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Say Tola / Khmer Times Share:

Stories about forced labour, starvation, family separation, arranged marriages, heartless slaughtering and killing are not unspoken truths. In fact, they have been written a thousand times, in different angles by different writers.

Written by Kim Pichpinun, “Sad Wedding Music” gives readers another aspect of the suffering of one person who had encountered two different miserable times during the time of Lon Nol and Pol Pot. Published by Khmer Writers Association in 1998, the book earned the 2nd prize of 7 January Literature Award in 1997.

Based on a true story, the book begins by telling the tragedies experienced by civilians who fell victims of anarchism of politicians and leaders. Living in the outskirts of Phnom Penh, the youngest sister of main character, Leak, was injured by stones thrown by protestors at the Vietnamese Embassy on March 18, 1970, which happened on the same day Prince Sihanouk was overthrown from power. The book reflects the hatred Cambodian people had over the presence of Vietnamese in their territory, the number one enemy.

During this chaotic time, Leak’s youngest sister, Leakhena, was not able to be treated in Cambodia due to her severe injury. She was taken immediately to Vietnam. It was also the last time Leak saw his nine-year-old sister as people who crossed the border were not allowed to come back anymore.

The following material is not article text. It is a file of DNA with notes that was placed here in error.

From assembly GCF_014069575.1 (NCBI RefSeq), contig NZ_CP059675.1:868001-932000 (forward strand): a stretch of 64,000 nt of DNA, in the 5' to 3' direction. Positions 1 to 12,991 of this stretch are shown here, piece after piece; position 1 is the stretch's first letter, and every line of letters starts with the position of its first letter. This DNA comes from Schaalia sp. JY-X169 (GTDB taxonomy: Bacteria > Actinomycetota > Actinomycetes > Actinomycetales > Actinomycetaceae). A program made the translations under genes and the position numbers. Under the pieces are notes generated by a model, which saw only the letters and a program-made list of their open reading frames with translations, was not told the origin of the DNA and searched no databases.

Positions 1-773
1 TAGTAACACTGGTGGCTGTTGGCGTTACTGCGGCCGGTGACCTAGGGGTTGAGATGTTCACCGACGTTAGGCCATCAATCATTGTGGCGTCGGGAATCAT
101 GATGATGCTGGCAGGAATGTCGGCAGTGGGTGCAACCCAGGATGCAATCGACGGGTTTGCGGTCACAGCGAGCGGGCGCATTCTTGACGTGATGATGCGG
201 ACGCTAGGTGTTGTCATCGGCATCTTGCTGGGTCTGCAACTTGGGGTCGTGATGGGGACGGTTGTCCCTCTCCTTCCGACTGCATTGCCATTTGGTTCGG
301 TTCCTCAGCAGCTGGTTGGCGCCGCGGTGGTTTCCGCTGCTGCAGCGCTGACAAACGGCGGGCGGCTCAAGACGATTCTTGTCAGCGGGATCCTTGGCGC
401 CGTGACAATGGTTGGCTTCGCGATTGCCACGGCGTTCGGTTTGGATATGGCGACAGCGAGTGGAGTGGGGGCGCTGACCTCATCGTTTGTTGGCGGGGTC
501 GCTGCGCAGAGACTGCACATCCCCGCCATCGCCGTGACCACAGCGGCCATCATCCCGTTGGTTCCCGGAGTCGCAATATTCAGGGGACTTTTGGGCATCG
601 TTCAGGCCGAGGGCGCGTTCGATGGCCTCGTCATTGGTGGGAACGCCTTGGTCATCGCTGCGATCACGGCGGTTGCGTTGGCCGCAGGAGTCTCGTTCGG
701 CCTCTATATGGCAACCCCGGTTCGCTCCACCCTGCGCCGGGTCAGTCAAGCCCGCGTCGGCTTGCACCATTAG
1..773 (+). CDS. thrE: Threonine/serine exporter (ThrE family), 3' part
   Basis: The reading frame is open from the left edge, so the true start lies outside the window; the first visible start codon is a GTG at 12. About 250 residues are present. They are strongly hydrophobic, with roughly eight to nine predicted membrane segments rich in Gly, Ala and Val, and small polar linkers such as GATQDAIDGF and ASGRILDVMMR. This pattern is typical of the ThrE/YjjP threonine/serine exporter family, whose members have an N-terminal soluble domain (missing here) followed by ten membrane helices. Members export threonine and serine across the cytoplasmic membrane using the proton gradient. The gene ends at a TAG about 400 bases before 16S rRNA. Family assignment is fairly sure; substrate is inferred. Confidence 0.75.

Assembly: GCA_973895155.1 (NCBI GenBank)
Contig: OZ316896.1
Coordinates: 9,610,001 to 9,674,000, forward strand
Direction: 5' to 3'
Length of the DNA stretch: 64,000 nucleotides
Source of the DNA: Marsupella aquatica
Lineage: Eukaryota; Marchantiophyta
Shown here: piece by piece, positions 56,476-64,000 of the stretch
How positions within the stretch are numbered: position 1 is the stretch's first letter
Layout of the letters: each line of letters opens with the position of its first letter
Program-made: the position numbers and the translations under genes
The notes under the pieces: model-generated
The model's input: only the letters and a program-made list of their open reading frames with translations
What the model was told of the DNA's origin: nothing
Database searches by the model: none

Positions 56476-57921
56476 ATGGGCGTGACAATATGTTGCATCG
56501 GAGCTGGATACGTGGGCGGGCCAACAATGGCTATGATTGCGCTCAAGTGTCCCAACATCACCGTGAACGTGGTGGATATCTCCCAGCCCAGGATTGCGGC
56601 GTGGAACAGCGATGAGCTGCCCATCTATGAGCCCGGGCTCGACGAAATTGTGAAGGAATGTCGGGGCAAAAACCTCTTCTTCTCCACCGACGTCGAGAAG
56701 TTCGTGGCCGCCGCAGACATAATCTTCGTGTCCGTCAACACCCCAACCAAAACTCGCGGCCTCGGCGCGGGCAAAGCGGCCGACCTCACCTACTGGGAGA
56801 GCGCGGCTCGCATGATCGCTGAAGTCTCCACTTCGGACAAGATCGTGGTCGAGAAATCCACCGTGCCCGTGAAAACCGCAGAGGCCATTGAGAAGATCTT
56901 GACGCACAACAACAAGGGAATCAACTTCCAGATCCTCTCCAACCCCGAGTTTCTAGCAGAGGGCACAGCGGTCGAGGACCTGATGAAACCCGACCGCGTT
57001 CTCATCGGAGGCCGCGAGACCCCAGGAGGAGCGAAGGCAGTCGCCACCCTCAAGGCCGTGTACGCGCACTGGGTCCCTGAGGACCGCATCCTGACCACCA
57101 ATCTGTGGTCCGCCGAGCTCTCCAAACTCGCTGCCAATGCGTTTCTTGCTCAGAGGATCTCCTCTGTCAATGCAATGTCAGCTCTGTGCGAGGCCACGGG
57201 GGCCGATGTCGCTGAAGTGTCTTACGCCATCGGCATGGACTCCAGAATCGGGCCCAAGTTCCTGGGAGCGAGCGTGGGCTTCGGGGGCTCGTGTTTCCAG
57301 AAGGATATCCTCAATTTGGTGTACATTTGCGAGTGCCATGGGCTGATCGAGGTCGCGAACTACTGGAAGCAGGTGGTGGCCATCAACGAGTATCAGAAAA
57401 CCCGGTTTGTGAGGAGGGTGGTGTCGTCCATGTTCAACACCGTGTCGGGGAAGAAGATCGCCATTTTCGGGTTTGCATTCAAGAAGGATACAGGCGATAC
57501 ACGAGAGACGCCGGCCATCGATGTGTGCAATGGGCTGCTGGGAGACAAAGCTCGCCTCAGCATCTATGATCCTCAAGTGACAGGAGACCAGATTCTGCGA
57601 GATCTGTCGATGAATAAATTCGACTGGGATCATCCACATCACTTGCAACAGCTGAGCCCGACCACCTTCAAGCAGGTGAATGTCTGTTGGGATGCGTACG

As years passed, Leak found the love of his life. The traditional wedding was all set, and everyone expressed their excitement and happiness for the new couple. On the last day of the ceremony, instead of joyful dancing and celebration, the wedding was stopped and the couple were separated by soldiers. The captives were sent to Battambang and were left to suffer tremendously.

When the city was entirely taken over by the new regime, Leak and his other siblings were forced to dig canals. They were starving and were exhausted. But the Khmer Rouge didn’t mind their suffering.

Leak tried his best to stay alive. After he was shot in the arm, he was rescued by the Vietnamese army and was brought to the hospital where he received immediate treatment. At the medical center, he was looked after by a female doctor, who showed him compassion and care. Leak eventually fell in love with her.

When the war ended, Leak got a position in the ministry. He used another name as a way of moving on from the tragic past and to ensure his safety and security. He met the female doctor once again and asked her hand for marriage.

On the last day of the wedding ceremony, they were told that the doctor was actually Leak’s youngest sister, whom he sent to Vietnam years ago for treatment.

The unexpected turn of event crushed Leak’s heart. But even with such pain, Leak felt grateful and jovial to know that his beloved sister was alive and well.

Author: Kim Pichpinun
Publication: Khmer Writers Association, 1998

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